The essay, whatever it is expanding on, is doing so as a personal opinion of an editor. It has no weight comparable to the wikipedia policy it is supposedly expounding on, and is, just like I wrote above, equivalent to saying 'because I think so'. There are many examples of essays that are diametrically opposed to one another, and if you think so highly of essays - here is one for you: WP:EANP. HupHollandHup (talk) 01:32, 30 September 2010 (UTC)
How adorable. I must have missed the large disclaimer at the beginning. WP:CONS I'll let you find the relevant section. If you want to be constructive, tell us the why of the revert. You don't have to but that doesn't actually help anyone. If you'd like to continue fighting over this or leave me more gifts please keep it to user talk pages. Sol (talk) 05:07, 30 September 2010 (UTC)
I've already told you why - there was a long standing consensus, which was changed with a BOLD edit that falsely claimed a consensus exists for the change. No such consensus exits. HupHollandHup (talk) 14:20, 30 September 2010 (UTC)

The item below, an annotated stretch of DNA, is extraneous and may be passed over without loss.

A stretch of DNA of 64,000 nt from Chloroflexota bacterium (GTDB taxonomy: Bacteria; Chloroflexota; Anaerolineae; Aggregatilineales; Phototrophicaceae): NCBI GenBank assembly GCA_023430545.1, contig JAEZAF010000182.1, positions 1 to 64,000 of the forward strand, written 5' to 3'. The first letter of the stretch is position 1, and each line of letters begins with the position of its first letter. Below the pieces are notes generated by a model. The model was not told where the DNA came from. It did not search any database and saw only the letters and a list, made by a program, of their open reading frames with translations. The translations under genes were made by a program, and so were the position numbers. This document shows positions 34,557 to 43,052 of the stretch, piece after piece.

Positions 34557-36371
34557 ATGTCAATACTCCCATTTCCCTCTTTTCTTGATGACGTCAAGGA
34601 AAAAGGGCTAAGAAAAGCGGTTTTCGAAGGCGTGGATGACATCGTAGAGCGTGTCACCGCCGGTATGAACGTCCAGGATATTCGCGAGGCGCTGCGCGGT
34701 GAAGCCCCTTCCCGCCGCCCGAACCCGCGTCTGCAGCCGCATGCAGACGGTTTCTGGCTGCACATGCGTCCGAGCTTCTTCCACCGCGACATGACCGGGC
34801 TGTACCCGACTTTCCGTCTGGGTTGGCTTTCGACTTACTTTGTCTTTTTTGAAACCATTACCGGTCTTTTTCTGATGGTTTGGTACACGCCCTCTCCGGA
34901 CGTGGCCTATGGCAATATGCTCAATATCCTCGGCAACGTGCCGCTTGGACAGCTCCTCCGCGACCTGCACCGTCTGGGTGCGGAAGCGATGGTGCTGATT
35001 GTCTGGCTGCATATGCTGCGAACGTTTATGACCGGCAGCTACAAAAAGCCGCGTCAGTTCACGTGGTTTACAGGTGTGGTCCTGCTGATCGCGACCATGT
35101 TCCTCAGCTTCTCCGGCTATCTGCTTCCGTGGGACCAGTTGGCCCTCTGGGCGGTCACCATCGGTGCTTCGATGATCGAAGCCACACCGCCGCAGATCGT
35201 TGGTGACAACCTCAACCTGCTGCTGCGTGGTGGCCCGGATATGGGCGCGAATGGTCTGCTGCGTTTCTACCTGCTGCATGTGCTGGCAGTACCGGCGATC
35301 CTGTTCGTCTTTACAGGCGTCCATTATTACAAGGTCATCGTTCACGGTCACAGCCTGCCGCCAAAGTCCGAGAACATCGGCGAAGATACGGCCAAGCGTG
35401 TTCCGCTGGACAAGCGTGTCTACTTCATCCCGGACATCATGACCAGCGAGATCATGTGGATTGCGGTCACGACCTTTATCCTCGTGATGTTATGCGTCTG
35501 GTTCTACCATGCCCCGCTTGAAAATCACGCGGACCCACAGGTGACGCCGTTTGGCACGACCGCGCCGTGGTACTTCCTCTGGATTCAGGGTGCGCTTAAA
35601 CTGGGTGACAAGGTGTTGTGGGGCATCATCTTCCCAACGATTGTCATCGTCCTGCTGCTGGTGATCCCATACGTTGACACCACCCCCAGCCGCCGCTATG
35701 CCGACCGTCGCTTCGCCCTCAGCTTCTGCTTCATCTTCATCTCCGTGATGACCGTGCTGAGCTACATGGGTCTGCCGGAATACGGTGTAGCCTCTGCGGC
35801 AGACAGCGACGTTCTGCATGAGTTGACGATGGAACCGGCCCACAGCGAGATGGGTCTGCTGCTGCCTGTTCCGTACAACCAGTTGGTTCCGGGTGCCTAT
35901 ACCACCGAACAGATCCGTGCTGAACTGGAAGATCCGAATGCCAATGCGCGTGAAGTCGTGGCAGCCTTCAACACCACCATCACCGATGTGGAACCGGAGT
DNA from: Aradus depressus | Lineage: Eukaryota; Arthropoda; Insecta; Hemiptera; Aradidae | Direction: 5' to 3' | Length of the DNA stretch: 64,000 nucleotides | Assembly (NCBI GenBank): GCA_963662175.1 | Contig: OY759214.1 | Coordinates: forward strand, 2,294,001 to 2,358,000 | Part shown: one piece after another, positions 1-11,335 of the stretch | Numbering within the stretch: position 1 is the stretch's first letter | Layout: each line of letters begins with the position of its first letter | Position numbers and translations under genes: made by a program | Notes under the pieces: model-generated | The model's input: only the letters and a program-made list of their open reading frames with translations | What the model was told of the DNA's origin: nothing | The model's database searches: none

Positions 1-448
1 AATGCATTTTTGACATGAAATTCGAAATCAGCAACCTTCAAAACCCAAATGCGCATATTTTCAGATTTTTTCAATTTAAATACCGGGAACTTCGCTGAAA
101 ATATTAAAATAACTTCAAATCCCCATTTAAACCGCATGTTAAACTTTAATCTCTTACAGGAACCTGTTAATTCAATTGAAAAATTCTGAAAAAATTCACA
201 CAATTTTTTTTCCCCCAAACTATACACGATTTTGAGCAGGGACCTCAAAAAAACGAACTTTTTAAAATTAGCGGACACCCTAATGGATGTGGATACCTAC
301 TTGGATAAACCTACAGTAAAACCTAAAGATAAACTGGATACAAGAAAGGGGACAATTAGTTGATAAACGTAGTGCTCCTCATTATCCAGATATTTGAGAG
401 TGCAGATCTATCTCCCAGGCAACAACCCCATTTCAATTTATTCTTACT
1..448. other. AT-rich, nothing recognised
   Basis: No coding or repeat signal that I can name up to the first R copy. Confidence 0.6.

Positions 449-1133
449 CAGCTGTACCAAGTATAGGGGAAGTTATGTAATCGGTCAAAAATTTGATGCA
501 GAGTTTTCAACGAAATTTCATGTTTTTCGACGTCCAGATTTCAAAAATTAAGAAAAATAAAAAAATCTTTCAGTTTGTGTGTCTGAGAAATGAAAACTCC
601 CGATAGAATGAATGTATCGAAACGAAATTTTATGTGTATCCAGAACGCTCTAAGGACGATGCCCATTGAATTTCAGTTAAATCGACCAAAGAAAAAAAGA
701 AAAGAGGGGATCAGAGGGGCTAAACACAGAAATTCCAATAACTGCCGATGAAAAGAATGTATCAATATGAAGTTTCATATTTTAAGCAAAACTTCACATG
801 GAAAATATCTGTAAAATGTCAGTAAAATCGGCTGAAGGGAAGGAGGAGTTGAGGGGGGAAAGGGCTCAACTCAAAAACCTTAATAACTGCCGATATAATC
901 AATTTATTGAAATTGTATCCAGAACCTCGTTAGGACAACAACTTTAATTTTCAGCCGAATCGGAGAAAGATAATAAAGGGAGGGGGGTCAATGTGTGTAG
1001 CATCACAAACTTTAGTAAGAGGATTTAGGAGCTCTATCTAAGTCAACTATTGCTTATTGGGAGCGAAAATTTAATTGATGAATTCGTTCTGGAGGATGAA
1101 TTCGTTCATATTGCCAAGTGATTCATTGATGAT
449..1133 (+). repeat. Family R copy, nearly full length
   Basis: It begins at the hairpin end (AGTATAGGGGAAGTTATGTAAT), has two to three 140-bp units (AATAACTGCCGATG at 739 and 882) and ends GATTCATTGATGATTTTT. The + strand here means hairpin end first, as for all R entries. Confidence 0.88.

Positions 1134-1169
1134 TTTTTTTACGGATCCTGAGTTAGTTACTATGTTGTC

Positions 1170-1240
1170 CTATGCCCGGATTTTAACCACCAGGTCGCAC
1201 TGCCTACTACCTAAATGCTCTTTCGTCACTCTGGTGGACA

I don't think appeals to a long standing consensus are going to really help resolve this issue. They haven't in the past. There isn't a long standing consensus and even if there were, it's reasonable to say that it would be irrelevant in this case per WP:CCC because editors have raised legitimate, policy compliant concerns based on reliable sources in good faith. There are some small but significant mismatchs between what we say and what sources say. Maybe a change isn't necessary, maybe it is, but there's no avoiding addressing these mismatchs properly using policy based arguments. Even if editors go away, the sources and wiki policies aren't going anywhere. Consensus decisions have to be policy compliant after all so at some point this issue has to be resolved to the satisfaction of sensible editors who have raised policy compliant concerns (and have completed the mandatory deprogramming course required for all editors who wish to edit in the I-P conflict area...okay, I made that bit up). Apparently that is not the case at the moment. Any content change is likely to be tiny word-wise but significant policy compliance-wise. Even if we could just ensure that this issue is dealt with consistently across related articles it would be an improvement. Sean.hoyland - talk 05:23, 30 September 2010 (UTC)